EPA updates standards for toxic pollutants in Washington waters
The United States Environmental Protection Agency (EPA) recently announced actions to update the limits for toxic pollutants in Washington’s surface waters, which will protect water quality and people who eat fish from those waters. The Clean Water Act sets clear expectations for the nations water quality and calls for establishing health-based standards using the best available science to ensure that all people can safely fish and swim in U.S. waters. These actions set standards aimed at protecting those who eat salmon and other fish and shellfish from Washington waters. Specifically, EPA approved 45 of the pollution standards the Washington Department of Ecology adopted earlier this year and finalised updates to 144 additional federal standards. For a complete list of the pollutants addressed in this action go to: https://www.epa.gov/wqs-tech/water-quality-standards-regulations-washington#fed. As part of the actions, EPA also approved Ecologys revisions to its variance and compliance schedule provisions, which give the state and affected industries and municipalities needed flexibility and time to implement these new standards while making reasonable progress in improving water quality. Washington maintains one of the strongest water programs in the entire nation, said EPA Regional Administrator Dennis McLerran. Now, the state will have updated standards on the books and the needed flexibility to make progress meeting these more protective standards over time. Surveys of local residents in the Pacific Northwest, including tribes with treaty-protected rights, reflect that Washingtonians eat fish and shellfish at levels much higher than the rate that was previously used to set standards for toxics in Washingtons waters. EPA and Ecology have been working to establish these new water quality standards based on a far more realistic estimate of the amount of fish Washingtonians eat. We applaud the Governor and Ecologys decision to increase the fish consumption rate recognised in the standards and to retain the states protective one-in-a-million cancer risk level. The fish consumption rate and risk level in the standards match those established in Oregon and clearly recognize that greater protection of people who eat larger amounts of fish is appropriate in the Pacific Northwest where fishing is a part of our heritage, McLerran said. Most of Washington’s human health standards for toxics in surface water haven’t been updated since 1992. This new set of standards is based on the latest science about health protection and fish consumption rates. The recent actions ensure that water quality standards are now in place at levels that will adequately protect fish consumers in Washington, including tribes with treaty-protected rights, from exposure to toxic pollutants. The regions tribes helped both the EPA and the state better understand the particular health risks that tribal members have long faced due to their consumption of large amounts of fish. In establishing a fish consumption rate that better reflects the amount of fish people eat, the Ecology and EPA standards will help to lower health risks from eating fish for all Washingtonians, even those, such as tribal members, who regularly consume large amounts of fish and shellfish. EPAs final rule incorporates Washingtons 175 grams per day fish consumption rate and a one-in-one million cancer risk level. In practice, Ecology and EPA will continue to work together to determine the right level of regulatory flexibility and the feasibility of meeting the new standards when incorporating the new pollution limits into state permits and in other Clean Water Act programs. Flexibility in implementing these new standards will be important as pollutant detection and control technologies are developed. EPAs rule and Washingtons approved water quality standards will take effect 30 days after publication of the rule in the Federal Register. The rule was signed 15 November and is expected to be published in the Federal Register in one to two weeks.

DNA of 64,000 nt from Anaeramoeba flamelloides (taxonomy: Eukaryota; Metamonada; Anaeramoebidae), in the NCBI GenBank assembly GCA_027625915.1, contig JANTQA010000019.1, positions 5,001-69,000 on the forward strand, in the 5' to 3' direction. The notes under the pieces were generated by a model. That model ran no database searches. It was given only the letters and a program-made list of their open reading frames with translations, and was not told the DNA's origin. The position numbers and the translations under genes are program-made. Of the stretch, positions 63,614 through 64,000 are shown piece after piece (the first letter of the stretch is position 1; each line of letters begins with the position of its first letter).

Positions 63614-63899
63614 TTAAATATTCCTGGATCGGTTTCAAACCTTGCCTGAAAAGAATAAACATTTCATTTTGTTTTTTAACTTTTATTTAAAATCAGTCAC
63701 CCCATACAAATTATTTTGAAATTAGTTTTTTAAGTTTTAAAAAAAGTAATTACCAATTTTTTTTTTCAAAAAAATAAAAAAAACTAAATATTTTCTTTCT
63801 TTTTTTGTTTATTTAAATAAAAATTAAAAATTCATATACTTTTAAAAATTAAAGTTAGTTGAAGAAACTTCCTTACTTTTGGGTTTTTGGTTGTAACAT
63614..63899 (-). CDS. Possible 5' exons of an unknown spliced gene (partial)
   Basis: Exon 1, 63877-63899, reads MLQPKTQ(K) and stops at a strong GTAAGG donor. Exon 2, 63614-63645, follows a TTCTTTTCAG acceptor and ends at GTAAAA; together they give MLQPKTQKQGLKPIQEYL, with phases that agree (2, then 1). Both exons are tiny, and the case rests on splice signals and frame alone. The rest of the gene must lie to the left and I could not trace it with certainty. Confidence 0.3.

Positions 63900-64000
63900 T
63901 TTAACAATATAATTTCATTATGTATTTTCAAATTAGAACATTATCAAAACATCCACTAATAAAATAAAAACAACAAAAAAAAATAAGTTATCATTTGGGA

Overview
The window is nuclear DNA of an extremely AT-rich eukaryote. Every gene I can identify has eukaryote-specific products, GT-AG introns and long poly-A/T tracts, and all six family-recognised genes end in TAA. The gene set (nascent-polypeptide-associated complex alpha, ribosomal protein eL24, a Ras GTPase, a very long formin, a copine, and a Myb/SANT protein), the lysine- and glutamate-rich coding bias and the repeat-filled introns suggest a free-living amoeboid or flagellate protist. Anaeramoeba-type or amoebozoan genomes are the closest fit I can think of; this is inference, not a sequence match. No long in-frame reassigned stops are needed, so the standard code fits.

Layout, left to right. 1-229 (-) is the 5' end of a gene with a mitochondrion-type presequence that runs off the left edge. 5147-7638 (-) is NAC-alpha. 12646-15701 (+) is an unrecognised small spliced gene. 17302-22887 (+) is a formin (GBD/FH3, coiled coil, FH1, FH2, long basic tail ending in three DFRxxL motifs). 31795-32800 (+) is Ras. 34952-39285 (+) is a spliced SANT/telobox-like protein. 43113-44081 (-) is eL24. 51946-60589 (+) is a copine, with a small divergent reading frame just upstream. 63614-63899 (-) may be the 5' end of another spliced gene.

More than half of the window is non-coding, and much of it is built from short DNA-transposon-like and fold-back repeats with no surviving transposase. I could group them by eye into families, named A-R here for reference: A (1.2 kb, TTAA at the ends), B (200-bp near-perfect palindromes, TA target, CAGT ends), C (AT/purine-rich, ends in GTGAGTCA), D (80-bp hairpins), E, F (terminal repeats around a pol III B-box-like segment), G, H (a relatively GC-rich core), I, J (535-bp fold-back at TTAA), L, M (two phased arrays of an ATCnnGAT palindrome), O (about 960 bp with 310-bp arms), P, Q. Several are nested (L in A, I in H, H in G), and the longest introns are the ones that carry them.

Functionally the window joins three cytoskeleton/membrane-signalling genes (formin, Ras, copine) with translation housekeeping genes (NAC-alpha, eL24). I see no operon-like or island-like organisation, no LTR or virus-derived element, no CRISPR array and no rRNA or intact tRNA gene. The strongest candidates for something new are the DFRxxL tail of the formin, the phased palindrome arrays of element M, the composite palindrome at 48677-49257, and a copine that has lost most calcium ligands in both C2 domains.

U.S EPA, 15 November 2016 ;http://www.epa.gov ;